by David Cook
Berwick Rangers salvaged a point with a late rally at Galabank on Tuesday night, extending their unbeaten run to four games. It took the belated introduction of Damon Gray and Darren Gribben, surprisingly confined to bench duty once more, to give Rangers a cutting edge, and it left the travelling support wondering what might have been after the G-force put the fear of God into a hitherto untroubled home defence.
Annan, meanwhile, should give serious thought to a name change along the lines of “Annan Aerial Assault,” or simply “Wimbledon FC 1981,” after subjecting Rangers to an endless barrage of long balls which panicked the flocks of geese flying overhead.
The beautiful game this was not, though it was undeniably effective during the middle hour of the game when the home side had Rangers under the cosh. Only two remarkable saves from Mark Peat, the intervention of the woodwork, and more defensive heroics from Jamie Ewart and Andy McLean kept the score down.
Nonetheless, this was a good result for Rangers who were missing four first team regulars in the suspended Paul Currie and David Greenhill, and the still-injured Smith and McLaren.
Jimmy Crease wasn’t so much forced to juggle his resources as get eleven fit men on the park, which meant a rare start for Kevin Gordon on the left of midfield and trialist Lee Currie in the centre.
It was Gordon who registered the first effort on target, his fourth minute snapshot from Ian Little’s lay-off forcing Summersgill into an early save. Ten minutes later, David Cox executed a brilliant turn and shot which flashed inches past Peat’s post. The same player missed a sitter in the 21st minute, somehow missing his kick after Sean O’Connor had squared the ball to him bang in front of goal.
Rangers revived themselves and in the 25th minute John Grant powered his header off the outside of Summersgill’s post from Callaghan’s cross when it looked easier to score, but the Gers started to wane under the aerial bombardment and Peat was forced to make a wonder save ten minutes from the break, somehow deflecting O’Connor’s header over the bar from point blank range.
Neilson got a free header from the resultant corner to give his side the lead. With Rangers reeling, Annan left back Aitken broke forward to clatter a 40 yard shot off Peat’s bar minutes before the break, and boy, did Rangers need the sanctuary of the dressing rooms.
With Craig O’Reilly having one of his ‘away with the fairies’ outings, Ian Little was left to plough a lone furrow up front, and though he worked himself into the ground, intermittent service from the disappointing Alan Brazil and Gordon meant that a Rangers goal looked a distant prospect.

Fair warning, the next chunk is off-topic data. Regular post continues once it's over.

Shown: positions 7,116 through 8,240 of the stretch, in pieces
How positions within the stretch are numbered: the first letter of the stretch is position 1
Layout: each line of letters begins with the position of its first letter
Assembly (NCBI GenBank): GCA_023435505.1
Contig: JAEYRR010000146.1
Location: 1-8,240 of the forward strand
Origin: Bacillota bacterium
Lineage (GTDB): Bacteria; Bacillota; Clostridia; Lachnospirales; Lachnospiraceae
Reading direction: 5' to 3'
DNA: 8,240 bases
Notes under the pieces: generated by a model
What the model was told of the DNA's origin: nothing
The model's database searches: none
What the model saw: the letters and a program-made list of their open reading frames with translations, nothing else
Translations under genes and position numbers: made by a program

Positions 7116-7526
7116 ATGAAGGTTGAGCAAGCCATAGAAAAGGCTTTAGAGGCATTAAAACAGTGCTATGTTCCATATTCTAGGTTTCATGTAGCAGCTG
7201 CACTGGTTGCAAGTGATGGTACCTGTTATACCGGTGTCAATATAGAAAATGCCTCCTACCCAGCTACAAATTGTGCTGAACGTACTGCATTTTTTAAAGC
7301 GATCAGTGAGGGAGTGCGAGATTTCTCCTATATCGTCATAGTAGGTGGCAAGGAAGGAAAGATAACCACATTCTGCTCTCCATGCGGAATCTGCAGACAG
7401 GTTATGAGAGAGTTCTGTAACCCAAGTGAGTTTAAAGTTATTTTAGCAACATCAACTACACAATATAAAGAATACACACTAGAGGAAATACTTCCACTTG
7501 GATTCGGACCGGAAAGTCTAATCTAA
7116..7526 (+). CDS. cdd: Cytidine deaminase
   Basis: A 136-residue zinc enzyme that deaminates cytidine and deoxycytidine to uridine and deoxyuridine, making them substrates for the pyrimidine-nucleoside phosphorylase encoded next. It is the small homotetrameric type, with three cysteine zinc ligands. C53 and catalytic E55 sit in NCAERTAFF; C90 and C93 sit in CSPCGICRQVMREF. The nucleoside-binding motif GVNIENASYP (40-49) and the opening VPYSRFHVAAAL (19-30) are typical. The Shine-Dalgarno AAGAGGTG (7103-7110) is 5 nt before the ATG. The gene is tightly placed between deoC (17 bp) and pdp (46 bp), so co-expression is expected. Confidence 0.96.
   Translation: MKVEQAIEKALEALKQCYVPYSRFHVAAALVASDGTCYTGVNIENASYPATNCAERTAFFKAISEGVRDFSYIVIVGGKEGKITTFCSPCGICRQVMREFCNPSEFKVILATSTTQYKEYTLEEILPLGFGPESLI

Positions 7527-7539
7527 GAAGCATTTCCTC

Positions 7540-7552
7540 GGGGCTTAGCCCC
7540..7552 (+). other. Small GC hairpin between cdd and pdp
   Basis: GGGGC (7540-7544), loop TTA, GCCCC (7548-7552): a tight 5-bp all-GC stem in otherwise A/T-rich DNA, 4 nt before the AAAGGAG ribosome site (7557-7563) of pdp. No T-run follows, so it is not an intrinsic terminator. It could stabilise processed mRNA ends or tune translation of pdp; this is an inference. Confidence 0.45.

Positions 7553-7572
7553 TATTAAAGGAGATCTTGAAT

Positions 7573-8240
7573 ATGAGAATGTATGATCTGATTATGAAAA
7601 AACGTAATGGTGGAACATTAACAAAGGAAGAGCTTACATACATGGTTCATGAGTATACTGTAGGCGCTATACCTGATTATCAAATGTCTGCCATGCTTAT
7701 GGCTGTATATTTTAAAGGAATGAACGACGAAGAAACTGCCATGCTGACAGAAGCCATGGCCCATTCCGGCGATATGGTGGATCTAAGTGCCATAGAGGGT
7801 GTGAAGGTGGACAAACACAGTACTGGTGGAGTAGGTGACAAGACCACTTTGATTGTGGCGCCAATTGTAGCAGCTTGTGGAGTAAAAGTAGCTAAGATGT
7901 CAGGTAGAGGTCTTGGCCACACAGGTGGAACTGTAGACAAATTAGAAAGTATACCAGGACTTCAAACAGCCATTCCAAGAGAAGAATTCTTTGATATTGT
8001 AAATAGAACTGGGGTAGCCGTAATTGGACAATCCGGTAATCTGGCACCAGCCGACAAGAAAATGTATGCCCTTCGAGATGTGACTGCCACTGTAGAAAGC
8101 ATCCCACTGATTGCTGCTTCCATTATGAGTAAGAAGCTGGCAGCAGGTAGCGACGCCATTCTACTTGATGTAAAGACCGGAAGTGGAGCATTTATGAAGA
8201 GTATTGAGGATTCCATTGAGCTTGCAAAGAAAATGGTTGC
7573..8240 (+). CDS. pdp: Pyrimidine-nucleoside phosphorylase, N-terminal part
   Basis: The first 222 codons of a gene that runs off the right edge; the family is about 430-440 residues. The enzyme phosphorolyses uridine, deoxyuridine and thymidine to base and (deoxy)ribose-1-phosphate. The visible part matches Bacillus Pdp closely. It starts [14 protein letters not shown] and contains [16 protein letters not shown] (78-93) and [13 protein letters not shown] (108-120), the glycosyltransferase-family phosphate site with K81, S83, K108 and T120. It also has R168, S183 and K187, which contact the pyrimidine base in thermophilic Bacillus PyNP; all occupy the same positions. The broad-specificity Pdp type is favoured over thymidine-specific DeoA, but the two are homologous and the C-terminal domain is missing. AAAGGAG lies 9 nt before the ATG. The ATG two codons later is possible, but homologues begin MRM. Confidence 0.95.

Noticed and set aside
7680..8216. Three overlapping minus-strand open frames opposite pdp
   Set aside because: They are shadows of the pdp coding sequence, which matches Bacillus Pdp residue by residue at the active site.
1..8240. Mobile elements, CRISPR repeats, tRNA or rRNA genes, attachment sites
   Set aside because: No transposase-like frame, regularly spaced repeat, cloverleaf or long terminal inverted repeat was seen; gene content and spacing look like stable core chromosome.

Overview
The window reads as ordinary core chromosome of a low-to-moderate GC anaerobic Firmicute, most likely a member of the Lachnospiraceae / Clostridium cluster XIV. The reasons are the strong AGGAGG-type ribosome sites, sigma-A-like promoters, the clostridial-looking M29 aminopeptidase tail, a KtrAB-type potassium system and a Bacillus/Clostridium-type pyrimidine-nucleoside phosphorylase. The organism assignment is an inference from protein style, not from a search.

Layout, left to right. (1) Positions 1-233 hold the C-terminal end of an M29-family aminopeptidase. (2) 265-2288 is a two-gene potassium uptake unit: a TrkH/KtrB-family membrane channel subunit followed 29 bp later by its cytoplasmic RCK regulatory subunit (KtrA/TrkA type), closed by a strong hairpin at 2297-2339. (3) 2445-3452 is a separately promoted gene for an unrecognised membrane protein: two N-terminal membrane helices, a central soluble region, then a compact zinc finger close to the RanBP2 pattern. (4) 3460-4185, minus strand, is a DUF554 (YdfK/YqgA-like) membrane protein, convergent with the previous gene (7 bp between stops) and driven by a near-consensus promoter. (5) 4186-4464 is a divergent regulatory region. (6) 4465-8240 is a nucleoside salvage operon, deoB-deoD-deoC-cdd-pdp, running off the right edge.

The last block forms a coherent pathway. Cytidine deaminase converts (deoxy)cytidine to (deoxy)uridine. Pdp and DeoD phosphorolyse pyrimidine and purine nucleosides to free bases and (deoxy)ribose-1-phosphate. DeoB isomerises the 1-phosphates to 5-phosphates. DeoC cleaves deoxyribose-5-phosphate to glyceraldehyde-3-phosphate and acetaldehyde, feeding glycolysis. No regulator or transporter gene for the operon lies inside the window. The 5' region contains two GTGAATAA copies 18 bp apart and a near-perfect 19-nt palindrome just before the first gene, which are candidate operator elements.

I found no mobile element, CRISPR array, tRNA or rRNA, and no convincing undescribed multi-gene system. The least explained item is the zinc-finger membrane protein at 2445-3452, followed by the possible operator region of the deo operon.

Although Currie lobbed a half chance wide from Summersgill’s poor clearance in the 47th minute, Peat saved Rangers again in the 54th minute, touching O’Connor’s powerful header on to the bar before Ewart belted the ball clear.
Oddly, that incident seemed to signal a turning of the tide. John Grant’s sterling performance in Rangers’ struggling midfield began to reap rewards, and Little’s subtle 66th minute lay-off was sent narrowly wide by Gordon.
The cavalry arrived in the shape of Gray and Gribben, whose direct running into the channels panicked the home defence. A minute after Little rifled a shot inches wide, Gray broke in from the left before cutting the ball back for Gribben to shoot home a 74th minute equaliser.
Rangers were finally on the front foot, and though Gribben collected his customary lunatic booking, he looked to have created a last minute winner for the Gers, outpacing Neilson and Watson only to have his shot blocked.
The rebound fell to Currie whose thunderous shot was deflected into the grateful arms of Summersgill. It wouldn’t necessarily have been a deserved win, but Rangers have been short of luck in recent months and are due a break.
An outbreak of surprise results in recent weeks has confirmed the Third Division as the most exciting and competitive league in Scotland, which means that Rangers’ recent upturn in form has given them a scent of a play-off berth once more.
Although that objective has been dealt a cruel blow by the plague of suspensions which has deprived Rangers of their midfield engine room, there is a renewed belief amongst Jimmy Crease’s team that they can rekindle some genuine interest in the season. This result will have reinforced that belief, and wins in the forthcoming home games against Elgin and East Stirling will give the Black and Gold some serious momentum.
Annan - Summersgill, Gilfillan, Aitken, MacBeth, Neilson, Jardine, Watson, MacFarlane, Sloan, Cox, O’Connor.
Berwick - Peat 7, Notman 6, Ewart 8, McLean 8, Callaghan 5, Brazil 4, Grant 7, Little 8, L Currie 5, Gordon 6, O’Reilly 5.
Crowd - 309
Referee - John Beaton.